After the Fall, God said that Adam (man) would live by the sweat of his brow. This would seem to indicate that he’d not done so prior to the fall. But, now that sin had entered the world, Adam’s life would depend on his work.
Since then, our lives have been inextricably linked to the work we do. Many of us have family names which were originally derived from occupations. Going with a few English examples (but they can be found in almost any language) we have Miller, Butcher, Baker, Fisher, Archer, Chandler, and Sawyer.
When someone’s ability to define themselves by the work they do is removed, regardless of how it is removed, it does great damage to that person. The younger the person is, in my own experience, the deeper the damage.
Calvin Coolidge said it well almost 98 years ago:
The best service we can do for the needy and the unfortunate is to help them in such manner that their self respect, their ability to help themselves, shall not be injured but augmented. Nobody is necessarily out merely because he is down. But, being down, nobody gets up again without honest effort of his own. The best help that benevolence and philanthropy can give is that which induces everybody to help himself.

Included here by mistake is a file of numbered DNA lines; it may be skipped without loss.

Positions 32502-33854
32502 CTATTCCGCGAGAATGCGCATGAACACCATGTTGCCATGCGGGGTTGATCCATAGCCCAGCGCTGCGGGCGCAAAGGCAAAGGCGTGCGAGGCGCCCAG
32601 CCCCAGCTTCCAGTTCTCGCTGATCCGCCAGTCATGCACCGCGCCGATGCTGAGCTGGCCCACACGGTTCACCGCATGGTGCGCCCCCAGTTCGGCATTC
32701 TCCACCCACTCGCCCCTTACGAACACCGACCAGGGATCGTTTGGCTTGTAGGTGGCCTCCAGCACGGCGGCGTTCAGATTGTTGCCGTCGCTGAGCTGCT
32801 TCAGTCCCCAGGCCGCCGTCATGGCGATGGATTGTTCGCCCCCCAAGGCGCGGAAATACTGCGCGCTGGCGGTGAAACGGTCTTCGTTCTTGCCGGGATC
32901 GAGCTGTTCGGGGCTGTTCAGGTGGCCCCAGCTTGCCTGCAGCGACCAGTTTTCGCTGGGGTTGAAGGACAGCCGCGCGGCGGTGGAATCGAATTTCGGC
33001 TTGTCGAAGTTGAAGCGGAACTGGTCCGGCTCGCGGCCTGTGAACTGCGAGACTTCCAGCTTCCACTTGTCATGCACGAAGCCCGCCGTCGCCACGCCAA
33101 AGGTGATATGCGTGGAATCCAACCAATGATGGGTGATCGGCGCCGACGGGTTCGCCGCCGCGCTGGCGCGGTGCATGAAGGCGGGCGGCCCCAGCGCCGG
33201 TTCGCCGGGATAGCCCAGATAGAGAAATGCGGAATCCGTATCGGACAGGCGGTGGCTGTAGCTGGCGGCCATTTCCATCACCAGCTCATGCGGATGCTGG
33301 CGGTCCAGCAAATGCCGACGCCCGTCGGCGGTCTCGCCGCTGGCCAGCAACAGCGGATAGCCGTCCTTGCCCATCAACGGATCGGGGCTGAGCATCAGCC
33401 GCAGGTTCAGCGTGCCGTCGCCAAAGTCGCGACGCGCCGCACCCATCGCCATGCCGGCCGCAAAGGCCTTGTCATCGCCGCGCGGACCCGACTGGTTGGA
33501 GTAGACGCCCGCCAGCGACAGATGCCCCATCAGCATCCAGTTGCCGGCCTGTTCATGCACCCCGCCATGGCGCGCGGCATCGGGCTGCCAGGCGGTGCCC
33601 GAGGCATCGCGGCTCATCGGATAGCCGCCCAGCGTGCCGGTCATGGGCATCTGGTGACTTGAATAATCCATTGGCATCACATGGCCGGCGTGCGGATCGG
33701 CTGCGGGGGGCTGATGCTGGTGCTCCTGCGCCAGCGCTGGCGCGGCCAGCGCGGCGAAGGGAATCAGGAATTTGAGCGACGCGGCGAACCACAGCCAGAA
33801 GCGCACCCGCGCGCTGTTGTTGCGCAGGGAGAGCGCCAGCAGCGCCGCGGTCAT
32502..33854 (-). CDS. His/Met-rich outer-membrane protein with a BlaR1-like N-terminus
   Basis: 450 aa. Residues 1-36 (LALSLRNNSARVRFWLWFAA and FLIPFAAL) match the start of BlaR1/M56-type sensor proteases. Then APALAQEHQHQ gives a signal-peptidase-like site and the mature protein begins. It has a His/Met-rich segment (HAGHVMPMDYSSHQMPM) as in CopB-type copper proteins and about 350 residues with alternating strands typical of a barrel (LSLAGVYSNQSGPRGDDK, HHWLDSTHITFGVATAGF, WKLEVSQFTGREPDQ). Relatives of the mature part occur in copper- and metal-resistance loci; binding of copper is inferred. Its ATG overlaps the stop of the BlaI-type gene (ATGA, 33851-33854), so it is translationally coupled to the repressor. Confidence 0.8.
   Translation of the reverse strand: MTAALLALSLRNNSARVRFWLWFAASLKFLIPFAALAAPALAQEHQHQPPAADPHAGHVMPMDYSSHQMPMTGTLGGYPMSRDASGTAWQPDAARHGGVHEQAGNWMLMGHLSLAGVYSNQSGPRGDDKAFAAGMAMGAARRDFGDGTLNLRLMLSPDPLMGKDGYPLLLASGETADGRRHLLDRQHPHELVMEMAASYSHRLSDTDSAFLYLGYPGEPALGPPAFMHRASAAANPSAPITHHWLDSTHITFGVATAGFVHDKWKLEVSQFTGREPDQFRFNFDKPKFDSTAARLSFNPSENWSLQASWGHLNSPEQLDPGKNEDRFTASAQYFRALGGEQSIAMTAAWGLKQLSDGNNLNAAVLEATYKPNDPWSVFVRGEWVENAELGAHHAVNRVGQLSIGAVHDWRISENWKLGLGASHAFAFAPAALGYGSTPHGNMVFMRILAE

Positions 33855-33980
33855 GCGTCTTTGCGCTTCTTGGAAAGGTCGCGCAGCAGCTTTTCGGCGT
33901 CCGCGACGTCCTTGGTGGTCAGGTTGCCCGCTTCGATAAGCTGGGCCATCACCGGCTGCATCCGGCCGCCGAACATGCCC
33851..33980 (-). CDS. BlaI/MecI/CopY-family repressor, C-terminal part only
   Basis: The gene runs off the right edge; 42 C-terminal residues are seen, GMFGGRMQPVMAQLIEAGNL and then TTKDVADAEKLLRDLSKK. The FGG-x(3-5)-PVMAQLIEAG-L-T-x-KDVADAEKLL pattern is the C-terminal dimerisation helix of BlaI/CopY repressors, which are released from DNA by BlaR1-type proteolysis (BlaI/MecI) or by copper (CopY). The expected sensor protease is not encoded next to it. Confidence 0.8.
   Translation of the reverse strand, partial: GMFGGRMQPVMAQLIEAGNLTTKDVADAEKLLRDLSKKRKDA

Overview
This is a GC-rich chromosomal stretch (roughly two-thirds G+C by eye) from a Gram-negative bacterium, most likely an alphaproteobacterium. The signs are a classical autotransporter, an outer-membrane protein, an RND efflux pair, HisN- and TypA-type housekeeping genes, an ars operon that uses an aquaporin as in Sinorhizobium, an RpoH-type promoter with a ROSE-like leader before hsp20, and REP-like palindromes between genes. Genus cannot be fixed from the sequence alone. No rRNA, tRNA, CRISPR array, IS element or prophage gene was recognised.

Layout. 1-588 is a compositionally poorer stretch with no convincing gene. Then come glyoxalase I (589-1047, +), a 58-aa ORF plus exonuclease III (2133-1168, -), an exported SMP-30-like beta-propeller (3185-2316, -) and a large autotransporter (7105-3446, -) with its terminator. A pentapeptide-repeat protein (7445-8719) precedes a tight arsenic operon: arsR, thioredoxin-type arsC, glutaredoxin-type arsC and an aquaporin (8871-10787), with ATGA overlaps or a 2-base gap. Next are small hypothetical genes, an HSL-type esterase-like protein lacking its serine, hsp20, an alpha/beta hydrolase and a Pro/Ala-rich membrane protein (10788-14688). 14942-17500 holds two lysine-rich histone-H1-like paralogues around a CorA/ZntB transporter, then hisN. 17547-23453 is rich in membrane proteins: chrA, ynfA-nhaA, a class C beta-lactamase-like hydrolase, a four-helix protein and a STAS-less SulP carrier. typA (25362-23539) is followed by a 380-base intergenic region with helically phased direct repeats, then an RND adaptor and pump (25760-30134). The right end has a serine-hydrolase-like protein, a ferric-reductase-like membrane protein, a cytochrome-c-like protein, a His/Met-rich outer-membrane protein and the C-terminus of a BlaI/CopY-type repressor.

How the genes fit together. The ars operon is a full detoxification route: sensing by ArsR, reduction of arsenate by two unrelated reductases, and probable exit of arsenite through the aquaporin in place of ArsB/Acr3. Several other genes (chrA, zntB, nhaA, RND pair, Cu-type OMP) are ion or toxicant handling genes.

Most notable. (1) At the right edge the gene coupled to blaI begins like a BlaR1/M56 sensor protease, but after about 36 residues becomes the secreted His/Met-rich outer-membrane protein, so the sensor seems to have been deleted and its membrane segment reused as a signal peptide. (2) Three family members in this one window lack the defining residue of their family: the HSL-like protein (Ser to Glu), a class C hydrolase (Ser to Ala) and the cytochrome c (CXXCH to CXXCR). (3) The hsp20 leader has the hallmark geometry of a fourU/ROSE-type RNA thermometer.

Are there truly needy people in our society and around the world? Absolutely, but treating them as so many bills that need to be paid does them and those who would help them no favors.